There comes a time in one’s career – hell, one’s life even – where you wake up, look in the mirror, realize how far you’ve fallen, and decide you’re either going to be remembered for what you’ve done lately or you’re going to pick yourself up, throw on your Sunday best, and re-establish yourself. Welcome back, Nicolas Cage, we’ve missed you.
I wholeheartedly believe that Nic Cage woke up one morning, looked at himself in a broken mirror in a bathroom of a single-wide trailer somewhere and decided he was tired of making shit movies. Tired of living movie paycheck to movie paycheck. In that moment, the Nic Cage we all remember from Raising Arizona and Adaptation was re-born. The actor who made terrible films such as Knowing, Drive Angry, and Seeking Justice ceased to exist, gone to another land, far from what we know as Hollywood. Joe is Nic Cage’s re-birth, his reintroduction of himself to cinema-goers everywhere.
Joe is the type of film that Nic Cage needed in order to make a comeback. In the film Cage plays the titular character, Joe, a honest-to-goodnees good guy – but one who’s made some mistakes. He’s an alcoholic, but he’s trying to do better. He’s got his own tree poisoning crew working for him doing manual labor. Guys who respect Joe for who he is and not for what he’s done, and Joe treats them right. He’s a boss you’d want to work for if you did manual labor for a living. He’s got his demons, and he’s got his enemies. But you know what, Joe’s not looking for the trouble that wants to follow him. Everything appears to be going swimmingly until a 15 year old boy named Gary (Ty Sheridan) shows up looking for work so he can support his mute sister and abusive alcoholic father. Joe gives Gary a chance and quickly sees that Gary is a hard worker who’s just looking for a chance to prove himself. Throughout the film Joe plays the father-figure to Gary until a showdown with a man from Joe’s past and Gary’s father proves to be Joe’s breaking point.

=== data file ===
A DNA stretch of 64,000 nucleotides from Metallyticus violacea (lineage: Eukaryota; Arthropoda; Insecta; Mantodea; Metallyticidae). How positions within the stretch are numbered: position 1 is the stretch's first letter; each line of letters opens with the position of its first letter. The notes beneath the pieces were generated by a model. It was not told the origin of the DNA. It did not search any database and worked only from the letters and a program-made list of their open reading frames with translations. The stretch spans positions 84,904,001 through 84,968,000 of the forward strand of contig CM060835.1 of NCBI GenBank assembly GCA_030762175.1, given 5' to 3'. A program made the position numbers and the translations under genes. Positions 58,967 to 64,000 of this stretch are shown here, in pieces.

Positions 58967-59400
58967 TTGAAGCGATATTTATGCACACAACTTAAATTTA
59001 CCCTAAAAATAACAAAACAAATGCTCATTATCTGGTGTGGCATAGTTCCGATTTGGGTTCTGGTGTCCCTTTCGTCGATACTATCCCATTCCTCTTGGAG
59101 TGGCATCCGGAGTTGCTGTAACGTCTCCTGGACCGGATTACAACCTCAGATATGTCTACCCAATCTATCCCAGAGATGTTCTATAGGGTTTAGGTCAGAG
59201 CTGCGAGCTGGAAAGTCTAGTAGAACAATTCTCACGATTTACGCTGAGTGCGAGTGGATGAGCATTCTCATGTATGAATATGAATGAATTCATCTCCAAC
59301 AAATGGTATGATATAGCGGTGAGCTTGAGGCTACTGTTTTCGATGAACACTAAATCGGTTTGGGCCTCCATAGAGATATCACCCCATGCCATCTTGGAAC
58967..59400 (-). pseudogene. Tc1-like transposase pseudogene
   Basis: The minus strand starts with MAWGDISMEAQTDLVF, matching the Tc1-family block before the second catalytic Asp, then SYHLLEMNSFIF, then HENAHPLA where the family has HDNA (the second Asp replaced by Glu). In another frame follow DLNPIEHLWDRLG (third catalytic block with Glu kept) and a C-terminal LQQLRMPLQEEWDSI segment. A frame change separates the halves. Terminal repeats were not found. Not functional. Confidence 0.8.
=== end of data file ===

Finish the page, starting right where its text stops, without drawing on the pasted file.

It’s Joe’s and Gary’s relationship that is the true magic of the film. Joe goes out of his way to make sure Gary is doing things the right way, taking care of his sister, putting food on their table. However, Gary is trying to maintain his relationship with his own father while slowly trying to separate himself from the abusive relationship he’s in. Time and time again Gary shows up at Joe’s door step with cuts and bruises on his face and body from where his father has beat him up, and it’s the restraint that Joe tries to have that makes the film really push through. Joe is constantly telling everyone who asks that it’s “not my problem” and “I can’t get into everyone’s business”. Only when Joe realizes that Gary is himself, at the age of 15, does Joe decide to intervene. Now, the film doesn’t only exploit Joe and Gary’s relationship, it also exploits Joe’s relationship with his own troubles. The problem he has with alcohol, the problem he has with authority, the nagging – short temper that he’s constantly trying to control. Joe is a complex character wrapped in a story of anger and redemption.
Nic Cage may be the star of the show here, but it’s Tye Sheridan that steals some of the limelight. You might recognize Sheridan from another Louisiana-based film – Mud – that redeemed another promising actor’s career. I guess you can officially call Tye Sheridan the “fountain of youth for struggling actors”. Sheridan helped resurrect Matthew McConaughey’s career when everyone had written McConaughey off. Mud was our introduction to Sheridan, Joe is his coming out party. It’s not hard to see Sheridan being cast in big budget films in the years to come. He’s going to attract big name directors helming big name projects. He’s that good.
Speaking of Mud, you could almost label Joe as it’s spiritual successor. The stories are similar but not quite the same, the main characters (title characters) are both on missions of redemption, and both film’s feature a young boy at the heart of the story. Nic Cage’s revival here on screen will most likely be forgotten and not seen by main stream audiences come Oscar season in the fall, but I sure do hope that when you read this review you seek Joe out and give it a watch. It’s worth your time and you just might leave with the sense that one of the best actor’s of the 90’s is back and hopefully here to stay.